Gasp! Why we compost our tulip bulbs...

Gasp! Why we compost our tulip bulbs...

Every year, we receive a flood of questions about tulip bulbs, especially when we post pictures of us harvesting tulips. People often ask us if we can replant those bulbs next year, or if they can buy them from us. We understand the curiosity about the process, so here's an explanation of what we do with the bulbs.

It's important to know that we grow tulips as cut flowers, not as perennials for gardens. This means that we harvest the entire plant, including the bulb, stem, leaves, and future bloom, to ensure that the flowers are fresh, beautiful, and have big blooms. When we harvest a tulip stem, we need to take the leaves too, because they are crucial for the bulb to regrow for the next year. The leaves and stem regenerate and feed the bulb, providing it with the necessary nutrients to grow again.

Over the winter, the large bulb planted in the fall splits into smaller bulbs called daughter bulbs. It can take several years and the perfect conditions for those daughter bulbs to grow into a healthy tulip bulb that is ready for cut flower production. Therefore, we leave it to expert tulip bulb growers in Holland to grow the bulbs for us.

On our farm, we only use the bloom and a few leaves for bouquets, so we snip off the bulb and bottom leaves. If we are not using the blooms right away, but the tulips are ready to be harvested, we store them in our cooler.

So, what happens to the thousands and thousands of tulip bulbs we collect each year? We compost them. Although some people ask to take them home or offer to buy them, the truth is that those bulbs are four or five years away from producing beautiful tulips again. By composting the bulbs, we're making way for new plants and flowers to grow and thrive. It's a natural cycle of renewal and growth that we're happy to be a part of.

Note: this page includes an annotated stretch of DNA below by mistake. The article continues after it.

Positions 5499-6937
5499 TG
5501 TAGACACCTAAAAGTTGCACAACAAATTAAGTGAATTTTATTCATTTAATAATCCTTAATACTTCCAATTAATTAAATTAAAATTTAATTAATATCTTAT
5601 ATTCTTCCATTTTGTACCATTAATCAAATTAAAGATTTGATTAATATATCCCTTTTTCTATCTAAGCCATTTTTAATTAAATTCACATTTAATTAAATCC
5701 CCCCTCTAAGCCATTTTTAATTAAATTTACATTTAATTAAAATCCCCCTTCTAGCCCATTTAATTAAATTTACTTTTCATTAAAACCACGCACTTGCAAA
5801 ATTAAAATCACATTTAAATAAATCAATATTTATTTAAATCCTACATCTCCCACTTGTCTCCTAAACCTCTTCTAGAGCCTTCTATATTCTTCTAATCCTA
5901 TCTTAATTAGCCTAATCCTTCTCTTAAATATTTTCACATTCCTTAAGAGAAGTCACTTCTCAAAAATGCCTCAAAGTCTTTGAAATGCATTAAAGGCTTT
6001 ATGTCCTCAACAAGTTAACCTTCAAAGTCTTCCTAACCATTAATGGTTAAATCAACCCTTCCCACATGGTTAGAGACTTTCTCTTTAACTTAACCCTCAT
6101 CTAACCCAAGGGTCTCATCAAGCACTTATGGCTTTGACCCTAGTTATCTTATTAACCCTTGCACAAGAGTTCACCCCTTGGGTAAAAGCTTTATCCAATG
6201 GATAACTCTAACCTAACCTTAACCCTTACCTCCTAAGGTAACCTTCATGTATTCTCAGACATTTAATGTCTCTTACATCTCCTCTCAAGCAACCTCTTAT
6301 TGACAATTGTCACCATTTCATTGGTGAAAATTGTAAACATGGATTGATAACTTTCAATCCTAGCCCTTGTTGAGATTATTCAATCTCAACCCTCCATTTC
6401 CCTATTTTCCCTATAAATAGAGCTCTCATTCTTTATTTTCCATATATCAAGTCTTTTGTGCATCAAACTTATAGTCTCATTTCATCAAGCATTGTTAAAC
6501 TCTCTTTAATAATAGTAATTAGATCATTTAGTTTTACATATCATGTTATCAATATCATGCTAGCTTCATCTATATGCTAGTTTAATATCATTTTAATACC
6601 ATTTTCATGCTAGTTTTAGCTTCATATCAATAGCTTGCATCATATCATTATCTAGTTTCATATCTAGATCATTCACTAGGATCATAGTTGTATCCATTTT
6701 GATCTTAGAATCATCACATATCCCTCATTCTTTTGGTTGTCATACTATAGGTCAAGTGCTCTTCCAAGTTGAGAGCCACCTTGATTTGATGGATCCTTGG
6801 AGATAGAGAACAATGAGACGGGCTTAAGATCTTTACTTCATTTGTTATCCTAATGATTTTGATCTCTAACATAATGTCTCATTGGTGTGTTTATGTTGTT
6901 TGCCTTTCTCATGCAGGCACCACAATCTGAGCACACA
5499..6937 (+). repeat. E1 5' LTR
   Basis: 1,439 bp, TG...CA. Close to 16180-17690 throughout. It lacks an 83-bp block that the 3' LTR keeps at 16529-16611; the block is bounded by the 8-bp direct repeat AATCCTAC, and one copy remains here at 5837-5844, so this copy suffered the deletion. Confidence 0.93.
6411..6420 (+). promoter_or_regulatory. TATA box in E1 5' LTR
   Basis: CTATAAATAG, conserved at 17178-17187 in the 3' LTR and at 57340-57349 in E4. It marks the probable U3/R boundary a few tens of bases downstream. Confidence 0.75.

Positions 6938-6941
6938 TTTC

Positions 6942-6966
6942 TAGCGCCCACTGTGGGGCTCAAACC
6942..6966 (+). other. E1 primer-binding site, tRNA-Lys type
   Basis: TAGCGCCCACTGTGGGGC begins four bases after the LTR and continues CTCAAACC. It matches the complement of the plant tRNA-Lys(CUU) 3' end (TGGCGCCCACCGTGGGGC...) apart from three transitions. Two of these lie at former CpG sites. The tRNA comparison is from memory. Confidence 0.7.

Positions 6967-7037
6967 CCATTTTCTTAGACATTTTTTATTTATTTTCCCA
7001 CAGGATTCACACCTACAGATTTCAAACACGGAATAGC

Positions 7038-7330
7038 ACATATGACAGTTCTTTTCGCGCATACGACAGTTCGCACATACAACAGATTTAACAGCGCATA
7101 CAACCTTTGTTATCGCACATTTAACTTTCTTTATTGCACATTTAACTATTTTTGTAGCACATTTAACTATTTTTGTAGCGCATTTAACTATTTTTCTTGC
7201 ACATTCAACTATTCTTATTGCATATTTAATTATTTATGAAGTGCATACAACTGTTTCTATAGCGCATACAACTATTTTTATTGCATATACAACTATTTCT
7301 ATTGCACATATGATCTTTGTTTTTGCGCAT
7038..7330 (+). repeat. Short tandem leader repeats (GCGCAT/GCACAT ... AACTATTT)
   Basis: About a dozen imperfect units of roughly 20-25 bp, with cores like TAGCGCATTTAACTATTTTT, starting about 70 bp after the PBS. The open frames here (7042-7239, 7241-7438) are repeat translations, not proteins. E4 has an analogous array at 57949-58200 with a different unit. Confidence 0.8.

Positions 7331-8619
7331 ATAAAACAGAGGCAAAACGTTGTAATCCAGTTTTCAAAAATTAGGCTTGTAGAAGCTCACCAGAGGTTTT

It's like baking a delicious cake with all the ingredients, including the eggs. Once you've finished enjoying the cake, you're left with the eggshells, which are no longer useful. You could try to use them again, but they won't produce more eggs for the cake. Similarly, once we've harvested the beautiful tulip blooms, we're left with the bulb, which has served its purpose and won't produce another flower for cut flower production. So, we compost them, just like we would the eggshells. Their nutrients are recycled and contribute to the health of the soil for future plant growth.

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